February 18, 2013...GE Lighting’s Evolve™ LED Scalable Cobrahead fixture has
earned a Best-in-Class designation in the “Roadway Lighting”
category in the 2012 Next Generation Luminaires™ (NGL) Solid-State
Lighting Design Competition. Sponsored by the U.S. Department of
Energy (DOE), the Illuminating Engineering Society of North America,
and the International Association of Lighting Designers, the NGL
awards were created to recognize excellence in energy-efficient LED
commercial lighting unit design.
GE points out that the Evolve™ LED Scalable Cobrahead fixture from GE ecomagination℠, was among just four products that received a Best-in-Class designation. These winners came from four different manufacturers and covered four categories of outdoor lighting.
GE’s Evolve™ LED Contemporary Conical Post Top and the Evolve™ LED Modular Area Light also lso receiving formal 2012 NGL awards recognition. The Conical Post Top was noted for its uniformity and glare control, and the Evolve™ LED Modular Area Light, commended for its light distribution and color quality.
“The goal here is to recognize products that are not only attractive, but that are also energy efficient and deliver good lighting quality,” said DOE Solid-State Lighting Program Manager Jim Brodrick. “It reminds me of football, where the most effective quarterbacks aren’t just good passers — they can also run well and see the whole field.”
The NGL Awards were presented Feb. 14 at Strategies in Light in Santa Clara, California.
February 18, 2013...
At Summafieldayze 2013, a popular marathon dance music festival
staged at Doug Jennings Park, The Spit on Australia’s Gold Coast,
over 150 Robe moving lights were spread around multiple stages. The
moving lights included: the ColorSpot 2500E AT™, ColorWash 2500E
AT™, ColorSpot 1200E AT™, ROBIN® 600E Beam, ROBIN® 600
Electronic music legends like The Chemical Brothers, M.I.A, Fedde Le Grand, Mark Ronson, Hot Chip, The Faders, Kimbra and many more headed up the 24 hours of danceable music. Lighting equipment, together with lighting production designs for the event’s three main stage areas, was supplied by Clifton Productions, a high profile rental operation based in Australia.
Stage One was based around M.I.A.’s spec and featured 22 x Robe ColorSpot 2500E ATs, 8 x ColorWash 2500E ATs and 18 x ROBIN 600 Beams. The set centrepiece was an extensive upstage video wall. The second stage was custom designed to accommodate the Chemical Brothers’ unique and highly visible DJ show. Lights included 22 x Robe ColorSpot 1200E ATs, 30 x ROBIN 600 LEDWashes and 8 x Robin 600 Beams.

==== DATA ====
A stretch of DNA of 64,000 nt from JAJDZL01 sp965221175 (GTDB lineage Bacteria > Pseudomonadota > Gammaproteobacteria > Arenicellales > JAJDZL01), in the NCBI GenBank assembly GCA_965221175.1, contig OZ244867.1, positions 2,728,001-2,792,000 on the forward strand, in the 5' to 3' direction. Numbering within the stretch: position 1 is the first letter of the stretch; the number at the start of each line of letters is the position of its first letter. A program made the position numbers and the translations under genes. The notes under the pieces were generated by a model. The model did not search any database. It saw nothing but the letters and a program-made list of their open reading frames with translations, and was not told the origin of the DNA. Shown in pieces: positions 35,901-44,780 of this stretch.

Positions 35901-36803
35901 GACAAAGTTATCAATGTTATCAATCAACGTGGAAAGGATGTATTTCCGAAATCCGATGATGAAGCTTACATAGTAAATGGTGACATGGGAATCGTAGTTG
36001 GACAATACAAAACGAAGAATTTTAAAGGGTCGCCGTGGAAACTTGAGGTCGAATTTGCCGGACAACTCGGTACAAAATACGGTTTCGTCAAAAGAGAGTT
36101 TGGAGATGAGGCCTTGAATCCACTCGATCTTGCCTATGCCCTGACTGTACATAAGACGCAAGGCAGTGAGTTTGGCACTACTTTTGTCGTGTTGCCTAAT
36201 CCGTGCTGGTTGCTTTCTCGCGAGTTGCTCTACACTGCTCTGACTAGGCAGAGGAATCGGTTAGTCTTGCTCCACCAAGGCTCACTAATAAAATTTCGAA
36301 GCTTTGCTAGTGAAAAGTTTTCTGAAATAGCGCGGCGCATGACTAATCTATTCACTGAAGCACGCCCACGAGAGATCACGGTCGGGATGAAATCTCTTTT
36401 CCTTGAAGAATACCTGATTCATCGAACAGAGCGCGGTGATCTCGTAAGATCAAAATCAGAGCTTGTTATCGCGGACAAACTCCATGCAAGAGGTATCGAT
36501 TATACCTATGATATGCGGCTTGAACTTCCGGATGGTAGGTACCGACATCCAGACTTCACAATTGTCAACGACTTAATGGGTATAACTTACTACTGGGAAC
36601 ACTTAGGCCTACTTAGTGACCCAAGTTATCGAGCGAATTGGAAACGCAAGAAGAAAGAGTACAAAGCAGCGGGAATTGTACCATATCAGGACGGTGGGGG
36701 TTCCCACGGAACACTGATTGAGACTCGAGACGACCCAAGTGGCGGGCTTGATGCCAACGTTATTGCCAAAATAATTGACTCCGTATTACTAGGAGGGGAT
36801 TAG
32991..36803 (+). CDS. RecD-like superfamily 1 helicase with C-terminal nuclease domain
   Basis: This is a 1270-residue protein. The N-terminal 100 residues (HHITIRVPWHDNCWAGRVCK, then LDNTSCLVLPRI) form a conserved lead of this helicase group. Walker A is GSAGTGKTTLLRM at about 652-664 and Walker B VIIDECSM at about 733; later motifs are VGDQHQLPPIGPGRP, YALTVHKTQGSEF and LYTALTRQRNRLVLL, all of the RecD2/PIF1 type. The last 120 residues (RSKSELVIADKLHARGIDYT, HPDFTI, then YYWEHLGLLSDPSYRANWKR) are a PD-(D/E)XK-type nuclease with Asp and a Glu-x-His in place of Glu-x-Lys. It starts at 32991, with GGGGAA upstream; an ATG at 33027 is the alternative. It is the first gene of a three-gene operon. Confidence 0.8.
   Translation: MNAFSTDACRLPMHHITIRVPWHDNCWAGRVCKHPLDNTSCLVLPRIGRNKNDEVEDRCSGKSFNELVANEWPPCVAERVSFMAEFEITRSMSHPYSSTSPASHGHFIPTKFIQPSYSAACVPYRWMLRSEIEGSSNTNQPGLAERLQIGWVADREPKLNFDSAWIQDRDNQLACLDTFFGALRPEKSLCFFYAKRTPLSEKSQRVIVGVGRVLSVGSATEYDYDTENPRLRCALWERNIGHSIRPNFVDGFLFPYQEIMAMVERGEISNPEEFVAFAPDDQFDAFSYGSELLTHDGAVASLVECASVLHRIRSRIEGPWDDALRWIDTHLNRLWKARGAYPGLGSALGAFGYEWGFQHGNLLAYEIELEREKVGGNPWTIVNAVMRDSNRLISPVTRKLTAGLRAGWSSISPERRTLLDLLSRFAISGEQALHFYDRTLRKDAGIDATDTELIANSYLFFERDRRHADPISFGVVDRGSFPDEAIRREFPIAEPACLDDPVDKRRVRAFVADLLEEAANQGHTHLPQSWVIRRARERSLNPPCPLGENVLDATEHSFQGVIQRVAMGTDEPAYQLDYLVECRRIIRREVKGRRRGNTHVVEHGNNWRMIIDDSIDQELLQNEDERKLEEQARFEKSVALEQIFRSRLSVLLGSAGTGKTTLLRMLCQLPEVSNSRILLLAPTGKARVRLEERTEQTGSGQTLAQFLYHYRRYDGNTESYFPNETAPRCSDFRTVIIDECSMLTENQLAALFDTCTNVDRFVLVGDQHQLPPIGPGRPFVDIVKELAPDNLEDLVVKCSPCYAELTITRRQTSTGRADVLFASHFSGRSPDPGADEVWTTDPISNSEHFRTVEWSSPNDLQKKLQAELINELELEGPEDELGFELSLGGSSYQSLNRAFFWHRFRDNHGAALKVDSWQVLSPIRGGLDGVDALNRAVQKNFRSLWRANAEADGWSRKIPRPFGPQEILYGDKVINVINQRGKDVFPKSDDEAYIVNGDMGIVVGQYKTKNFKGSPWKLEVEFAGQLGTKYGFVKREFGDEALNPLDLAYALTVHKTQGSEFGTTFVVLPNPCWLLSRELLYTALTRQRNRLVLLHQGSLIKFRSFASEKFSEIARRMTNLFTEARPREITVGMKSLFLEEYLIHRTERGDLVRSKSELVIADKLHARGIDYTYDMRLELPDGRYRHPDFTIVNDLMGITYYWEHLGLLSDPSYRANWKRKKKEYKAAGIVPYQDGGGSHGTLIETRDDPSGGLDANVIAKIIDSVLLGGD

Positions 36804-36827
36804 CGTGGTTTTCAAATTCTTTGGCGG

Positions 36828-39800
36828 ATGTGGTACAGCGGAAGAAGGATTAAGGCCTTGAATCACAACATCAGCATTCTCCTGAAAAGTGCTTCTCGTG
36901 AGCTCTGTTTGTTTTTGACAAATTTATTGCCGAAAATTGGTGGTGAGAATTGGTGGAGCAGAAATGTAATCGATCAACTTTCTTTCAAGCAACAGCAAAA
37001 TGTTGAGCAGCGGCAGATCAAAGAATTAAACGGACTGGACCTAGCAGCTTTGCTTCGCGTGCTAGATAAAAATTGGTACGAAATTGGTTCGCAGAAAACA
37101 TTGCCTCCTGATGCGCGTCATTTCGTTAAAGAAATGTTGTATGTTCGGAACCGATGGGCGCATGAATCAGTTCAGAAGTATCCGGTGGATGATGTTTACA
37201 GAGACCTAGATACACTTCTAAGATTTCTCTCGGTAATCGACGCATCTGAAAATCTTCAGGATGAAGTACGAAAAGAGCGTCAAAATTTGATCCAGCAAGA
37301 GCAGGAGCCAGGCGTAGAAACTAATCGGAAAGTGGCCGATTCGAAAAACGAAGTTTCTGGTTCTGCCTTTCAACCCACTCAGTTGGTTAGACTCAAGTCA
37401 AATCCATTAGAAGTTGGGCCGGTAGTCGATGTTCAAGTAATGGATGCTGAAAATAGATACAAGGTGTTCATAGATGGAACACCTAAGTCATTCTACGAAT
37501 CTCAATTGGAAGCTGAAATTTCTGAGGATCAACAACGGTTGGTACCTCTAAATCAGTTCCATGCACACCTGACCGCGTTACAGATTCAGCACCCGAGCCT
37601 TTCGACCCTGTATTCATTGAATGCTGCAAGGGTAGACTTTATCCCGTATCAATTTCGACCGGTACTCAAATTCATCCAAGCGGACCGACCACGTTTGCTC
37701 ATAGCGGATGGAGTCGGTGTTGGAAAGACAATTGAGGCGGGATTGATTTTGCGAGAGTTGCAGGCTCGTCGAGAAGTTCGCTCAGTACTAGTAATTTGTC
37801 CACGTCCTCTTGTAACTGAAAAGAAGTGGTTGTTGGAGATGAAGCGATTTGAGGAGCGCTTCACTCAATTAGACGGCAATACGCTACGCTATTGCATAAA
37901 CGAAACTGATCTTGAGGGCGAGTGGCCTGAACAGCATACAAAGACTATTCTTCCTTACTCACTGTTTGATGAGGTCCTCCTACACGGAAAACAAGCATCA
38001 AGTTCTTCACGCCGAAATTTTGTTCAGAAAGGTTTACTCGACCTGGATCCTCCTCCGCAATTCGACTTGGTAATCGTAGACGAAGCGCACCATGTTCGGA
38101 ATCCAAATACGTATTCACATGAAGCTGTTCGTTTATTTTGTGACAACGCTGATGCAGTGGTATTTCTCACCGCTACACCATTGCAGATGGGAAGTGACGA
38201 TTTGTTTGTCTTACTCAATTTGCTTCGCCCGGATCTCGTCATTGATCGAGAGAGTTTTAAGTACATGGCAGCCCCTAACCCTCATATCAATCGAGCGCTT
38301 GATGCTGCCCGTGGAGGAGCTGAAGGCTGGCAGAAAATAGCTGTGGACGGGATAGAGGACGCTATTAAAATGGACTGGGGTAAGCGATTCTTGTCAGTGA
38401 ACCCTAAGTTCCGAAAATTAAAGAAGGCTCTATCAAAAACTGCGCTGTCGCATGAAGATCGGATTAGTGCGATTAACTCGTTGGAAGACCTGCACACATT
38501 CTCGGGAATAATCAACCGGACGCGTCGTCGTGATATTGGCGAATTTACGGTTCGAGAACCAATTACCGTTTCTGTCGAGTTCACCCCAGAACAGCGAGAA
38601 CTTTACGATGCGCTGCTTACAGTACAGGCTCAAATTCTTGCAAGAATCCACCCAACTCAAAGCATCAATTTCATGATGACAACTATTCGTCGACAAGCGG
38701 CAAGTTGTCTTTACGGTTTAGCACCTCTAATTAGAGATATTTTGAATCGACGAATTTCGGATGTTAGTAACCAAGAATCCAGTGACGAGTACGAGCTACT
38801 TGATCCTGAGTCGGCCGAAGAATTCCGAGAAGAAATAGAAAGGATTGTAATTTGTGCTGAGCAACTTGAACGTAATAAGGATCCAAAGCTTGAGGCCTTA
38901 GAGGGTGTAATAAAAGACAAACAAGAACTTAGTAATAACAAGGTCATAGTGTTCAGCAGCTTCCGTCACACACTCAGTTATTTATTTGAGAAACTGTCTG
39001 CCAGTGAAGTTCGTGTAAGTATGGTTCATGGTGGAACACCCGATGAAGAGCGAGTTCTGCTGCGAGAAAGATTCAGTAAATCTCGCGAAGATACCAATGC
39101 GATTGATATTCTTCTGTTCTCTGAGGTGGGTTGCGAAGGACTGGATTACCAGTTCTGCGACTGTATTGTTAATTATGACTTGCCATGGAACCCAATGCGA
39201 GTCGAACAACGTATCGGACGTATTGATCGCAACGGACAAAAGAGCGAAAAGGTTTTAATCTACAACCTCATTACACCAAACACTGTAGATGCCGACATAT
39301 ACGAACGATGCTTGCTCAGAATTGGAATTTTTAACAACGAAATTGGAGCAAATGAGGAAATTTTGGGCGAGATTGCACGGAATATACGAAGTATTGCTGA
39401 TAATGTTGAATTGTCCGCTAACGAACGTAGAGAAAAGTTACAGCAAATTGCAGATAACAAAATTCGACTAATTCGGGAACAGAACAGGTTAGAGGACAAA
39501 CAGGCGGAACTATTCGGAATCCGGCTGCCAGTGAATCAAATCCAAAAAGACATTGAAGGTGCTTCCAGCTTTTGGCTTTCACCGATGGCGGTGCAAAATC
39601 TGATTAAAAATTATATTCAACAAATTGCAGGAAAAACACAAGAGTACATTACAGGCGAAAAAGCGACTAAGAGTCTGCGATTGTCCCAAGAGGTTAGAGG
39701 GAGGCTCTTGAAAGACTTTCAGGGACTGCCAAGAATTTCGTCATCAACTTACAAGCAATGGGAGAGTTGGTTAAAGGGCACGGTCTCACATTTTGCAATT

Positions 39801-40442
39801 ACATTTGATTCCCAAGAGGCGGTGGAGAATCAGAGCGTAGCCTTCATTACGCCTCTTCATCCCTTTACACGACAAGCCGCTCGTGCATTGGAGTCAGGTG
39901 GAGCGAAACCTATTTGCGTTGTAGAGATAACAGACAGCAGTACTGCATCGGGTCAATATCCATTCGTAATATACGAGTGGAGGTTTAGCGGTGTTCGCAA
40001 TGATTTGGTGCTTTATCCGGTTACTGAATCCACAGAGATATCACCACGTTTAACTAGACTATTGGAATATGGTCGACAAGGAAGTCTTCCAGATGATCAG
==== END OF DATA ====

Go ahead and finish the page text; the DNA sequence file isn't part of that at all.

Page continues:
Stage Three, where Hot Chip performed, featured 12 Robe Robin 600 LEDWashes, 16 x ColorWash 2500E ATs and 13 x ColorSpot 2500E ATs, complete with 30 x 18 mm pitch video panels All of these were controlled by a ChamSys MQ 100 console + wing, with a Catalyst v4 media server for the video playback. According Robe and Clifton Productions, the lights all stood up very well to the heat and tough operating environment of being hammered for 24 hours non-stop.
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Commentary & Perspectives...
February 21, 2013...It was an interesting week last week at the annual Strategies in Light conference and exhibition held in Santa Clara, California. The upshot of it is that the entrepreneur and "up and comers" are definitely keyed in to the concept of "smart lighting" but the components side, not so much. It's not that they aren't keeping it on the radar scope, it's more that they weren't fully represented in the mix of show-and-tell, especially given how much buzz it was in the conference. I suppose that's a natural process, as sometimes the leading edge doesn't have much to "show" since a lot of that edge is conceptual rather than real. So here's a bit on what we saw, and heard.
Technology... Progress continues, including one announcement timed with the show that Sharp was introducing a 100W chip-on-board LED that produces 14000 lumens (140 lm/W for those thinking slowly today). That was a great lead-in to some thought process asking: Will LEDs soon perform better than the market needs? In a nicely drawn "value wheel" we can see that compared to other sources, LEDs have great color quality, efficiency, size, lifetime, and such, with the only short comings being total lumens and lumens-per-dollar. Guess what semiconductor technology does really-really well over time? More "function" (lumens in this case) and less cost, time and time again. Under that scenario, LEDs become a big player commodity game, just as DRAMs, microcontrollers or even microprocessors have become. (Quick, how many microprocessor companies can you name...?). As that happens, this will transition in two somewhat parallel directions: